Is a Preconception Checkup Really Necessary?
By Michele Meyer for Baby + You
Is it really important to schedule a preconception checkup as soon as you’re thinking about getting pregnant? “Most women don’t even realize they’re pregnant until after the first crucial weeks have passed, when the baby’s organs have started to form,” says Nancy Eriksen, M.D., associate professor of maternal fetal medicine at the University of Texas at Houston. “A preconception checkup is absolutely vital for a person with a personal history of birth defects or an underlying medical condition.” Here are the reasons why a preconception checkup is essential for your pregnancy wellness:
Preconception Checkup Need No. 1: Assess your health risks.
If you have high blood pressure or diabetes — the latter of which can put your baby at up to triple the risk of birth defects — your OB-GYN can discuss what precautions you should take. Other conditions you’ll need to monitor include heart disease, asthma, lupus and epilepsy.
Preconception Checkup Need No. 2: Avoid dangerous drugs.
Some prescription drugs you’re taking may harm your baby, such as some antibiotics (tetracycline), blood thinners, antiseizure drugs (Dilantin), acne-preventives (Accutane) and blood-pressure reducers (ACE inhibitors). Your doc will also be able to offer a full rundown of the over-the-counter drugs that can be harmful to your baby, like aspirin, antihistamines and diet drugs.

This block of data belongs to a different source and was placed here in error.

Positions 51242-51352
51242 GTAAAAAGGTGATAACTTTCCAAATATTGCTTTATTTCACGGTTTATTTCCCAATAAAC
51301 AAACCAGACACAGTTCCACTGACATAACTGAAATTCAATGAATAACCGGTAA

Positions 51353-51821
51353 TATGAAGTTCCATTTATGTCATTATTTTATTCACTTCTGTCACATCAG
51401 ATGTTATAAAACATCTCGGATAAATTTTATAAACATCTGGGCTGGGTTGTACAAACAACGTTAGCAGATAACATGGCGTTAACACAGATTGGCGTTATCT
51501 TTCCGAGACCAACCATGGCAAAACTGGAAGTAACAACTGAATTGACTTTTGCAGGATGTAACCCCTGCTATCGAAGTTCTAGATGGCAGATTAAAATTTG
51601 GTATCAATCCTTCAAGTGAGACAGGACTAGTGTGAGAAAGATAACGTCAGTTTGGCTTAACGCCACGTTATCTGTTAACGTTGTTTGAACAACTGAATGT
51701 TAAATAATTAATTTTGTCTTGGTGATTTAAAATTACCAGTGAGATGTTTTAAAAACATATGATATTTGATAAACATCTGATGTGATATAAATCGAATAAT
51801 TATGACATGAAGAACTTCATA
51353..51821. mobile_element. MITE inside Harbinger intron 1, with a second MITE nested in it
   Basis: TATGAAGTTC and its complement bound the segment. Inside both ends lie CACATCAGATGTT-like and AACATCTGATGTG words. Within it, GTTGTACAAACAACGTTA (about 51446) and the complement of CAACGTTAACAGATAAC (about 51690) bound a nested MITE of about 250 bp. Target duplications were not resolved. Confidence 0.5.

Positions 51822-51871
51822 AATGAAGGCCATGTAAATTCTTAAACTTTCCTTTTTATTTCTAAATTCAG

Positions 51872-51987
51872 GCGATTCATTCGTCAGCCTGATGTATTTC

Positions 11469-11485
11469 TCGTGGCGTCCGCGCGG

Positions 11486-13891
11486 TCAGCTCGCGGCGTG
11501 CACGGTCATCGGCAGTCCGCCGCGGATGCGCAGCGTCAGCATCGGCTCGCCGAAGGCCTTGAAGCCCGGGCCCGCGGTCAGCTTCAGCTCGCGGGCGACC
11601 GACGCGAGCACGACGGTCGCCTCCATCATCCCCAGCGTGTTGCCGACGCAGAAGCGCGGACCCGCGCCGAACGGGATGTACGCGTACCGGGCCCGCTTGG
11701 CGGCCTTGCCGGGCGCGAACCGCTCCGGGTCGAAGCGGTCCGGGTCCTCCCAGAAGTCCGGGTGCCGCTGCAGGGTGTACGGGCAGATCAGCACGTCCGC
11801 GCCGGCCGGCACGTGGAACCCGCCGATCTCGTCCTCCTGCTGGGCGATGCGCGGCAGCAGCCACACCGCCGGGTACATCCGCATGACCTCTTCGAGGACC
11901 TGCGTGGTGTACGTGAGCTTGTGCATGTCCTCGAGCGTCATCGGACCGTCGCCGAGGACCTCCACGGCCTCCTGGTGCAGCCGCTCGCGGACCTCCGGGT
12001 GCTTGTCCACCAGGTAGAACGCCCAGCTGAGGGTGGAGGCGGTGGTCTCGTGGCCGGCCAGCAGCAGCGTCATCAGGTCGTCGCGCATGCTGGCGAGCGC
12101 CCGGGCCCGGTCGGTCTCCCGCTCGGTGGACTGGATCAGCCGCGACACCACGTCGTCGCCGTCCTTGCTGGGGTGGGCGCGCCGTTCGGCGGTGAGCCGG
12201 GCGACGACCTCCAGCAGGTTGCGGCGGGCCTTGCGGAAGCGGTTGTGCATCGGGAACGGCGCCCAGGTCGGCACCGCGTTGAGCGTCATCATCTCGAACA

Preconception Checkup Need No. 3: Prepare for baby’s risks.
Your OB-GYN can help you determine whether you and your partner should receive genetic screening for conditions you could pass on to your baby.
Preconception Checkup Need No. 4: Find the right supplement.
Getting the right vitamins is essential to a healthy pregnancy; your physician can help select the best supplement for you. A prenatal vitamin should contain 400 micrograms of folic acid, which prevents the birth defect spina bifida (a condition where baby’s spinal column does not properly close). If taken within four weeks of conception, folic acid thwarts this defect, which occurs in 1 in 1,000 births.
Preconception Checkup Need No. 5: Vaccinate against disease.
To protect your baby, you may need booster shots for the measles, mumps, tetanus, polio, rubella and hepatitis B. You should get these at least three months before becoming pregnant.
Preconception Checkup Need No. 6: Get in pregnancy shape.
Your doctor is your partner in pregnancy wellness: She can offer nutrition and exercise guidelines to assist you during this demanding time. And if you’re more than 20 pounds overweight, your physician can also help you safely shed weight to reduce your risk of a number of complications.
For more pregnancy wellness tips, visit Baby + You.
Meyer has contributed to SELF, Healthy Cooking, Diabetic Living, MORE and HealthMonitor.com.